The Scrum way would be to have a definition of done. A quality standard by the team and for the team so you cannot just sacrifice quality into oblivion. This is so basic that I don't know how or why you can start a single story without having it. If you don't define "done", how can you ever say you are done? In the whole process of Scrum the one thing that could be seen as "bad" in measuring a team as a whole is the number of bugs. If the ticket status is more important than the actual result, then that is a problem outside of Scrum. Tickets and status have existed long before this 30 year old agile hipster idea of teamwork. If nobody in your company brings up the number of bugs you produce as a problem or at least a measurement that has to go down, then that is the root problem, not your process. Yes, your process right now produces bugs, but Scrum is about inspect and adapt. Look at the system, see it produces too many bugs and then change the system. This is not your job and likely you are in no position to change your companies management. In this specific case, the only option you have is to fire the management (aka change the company).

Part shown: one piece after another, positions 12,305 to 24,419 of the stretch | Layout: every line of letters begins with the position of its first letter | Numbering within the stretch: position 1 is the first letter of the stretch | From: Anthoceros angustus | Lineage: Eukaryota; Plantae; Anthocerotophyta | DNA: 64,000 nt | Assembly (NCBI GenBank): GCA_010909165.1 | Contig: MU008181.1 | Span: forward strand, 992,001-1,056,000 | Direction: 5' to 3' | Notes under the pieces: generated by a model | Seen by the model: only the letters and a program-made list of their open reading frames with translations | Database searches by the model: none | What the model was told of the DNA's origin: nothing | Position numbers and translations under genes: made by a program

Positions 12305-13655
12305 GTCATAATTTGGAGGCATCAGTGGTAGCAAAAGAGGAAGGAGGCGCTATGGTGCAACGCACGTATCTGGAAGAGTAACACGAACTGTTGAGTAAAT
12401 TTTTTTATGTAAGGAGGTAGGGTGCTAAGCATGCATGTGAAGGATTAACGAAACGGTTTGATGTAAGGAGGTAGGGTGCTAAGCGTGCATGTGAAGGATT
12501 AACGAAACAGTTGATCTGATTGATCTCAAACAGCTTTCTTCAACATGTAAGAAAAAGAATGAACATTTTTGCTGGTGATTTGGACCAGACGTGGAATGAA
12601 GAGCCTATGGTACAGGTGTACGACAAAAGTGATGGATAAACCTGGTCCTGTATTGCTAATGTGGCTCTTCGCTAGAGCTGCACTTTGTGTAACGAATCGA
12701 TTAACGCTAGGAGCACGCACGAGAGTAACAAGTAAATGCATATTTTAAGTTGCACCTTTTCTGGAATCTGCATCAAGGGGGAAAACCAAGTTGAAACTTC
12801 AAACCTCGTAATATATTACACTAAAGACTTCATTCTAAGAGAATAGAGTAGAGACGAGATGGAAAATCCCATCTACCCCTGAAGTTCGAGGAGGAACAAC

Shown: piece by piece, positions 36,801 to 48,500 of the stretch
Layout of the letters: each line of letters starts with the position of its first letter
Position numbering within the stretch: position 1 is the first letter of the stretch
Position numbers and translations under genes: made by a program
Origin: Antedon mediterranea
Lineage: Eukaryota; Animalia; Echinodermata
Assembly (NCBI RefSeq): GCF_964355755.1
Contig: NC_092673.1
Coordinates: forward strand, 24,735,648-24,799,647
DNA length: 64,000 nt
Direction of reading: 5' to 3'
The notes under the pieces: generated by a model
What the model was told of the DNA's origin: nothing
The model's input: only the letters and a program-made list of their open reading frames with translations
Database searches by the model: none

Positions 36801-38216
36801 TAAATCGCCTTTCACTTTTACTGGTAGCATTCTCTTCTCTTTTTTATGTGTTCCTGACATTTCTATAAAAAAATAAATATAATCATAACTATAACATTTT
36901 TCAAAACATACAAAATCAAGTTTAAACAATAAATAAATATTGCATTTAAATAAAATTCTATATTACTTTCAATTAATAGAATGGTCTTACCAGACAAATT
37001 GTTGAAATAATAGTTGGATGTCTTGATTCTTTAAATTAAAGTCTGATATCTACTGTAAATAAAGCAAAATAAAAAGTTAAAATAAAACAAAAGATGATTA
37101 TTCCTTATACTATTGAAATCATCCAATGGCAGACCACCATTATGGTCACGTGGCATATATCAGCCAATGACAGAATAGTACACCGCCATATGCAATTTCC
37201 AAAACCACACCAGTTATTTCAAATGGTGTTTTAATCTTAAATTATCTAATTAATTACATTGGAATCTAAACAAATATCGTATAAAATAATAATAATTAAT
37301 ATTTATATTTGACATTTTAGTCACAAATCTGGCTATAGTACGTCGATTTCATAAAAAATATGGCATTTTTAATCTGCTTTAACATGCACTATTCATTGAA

Picking easy tasks so the Scrum Master doesnt interrogate us for "not producing" when we report to them during standup each day.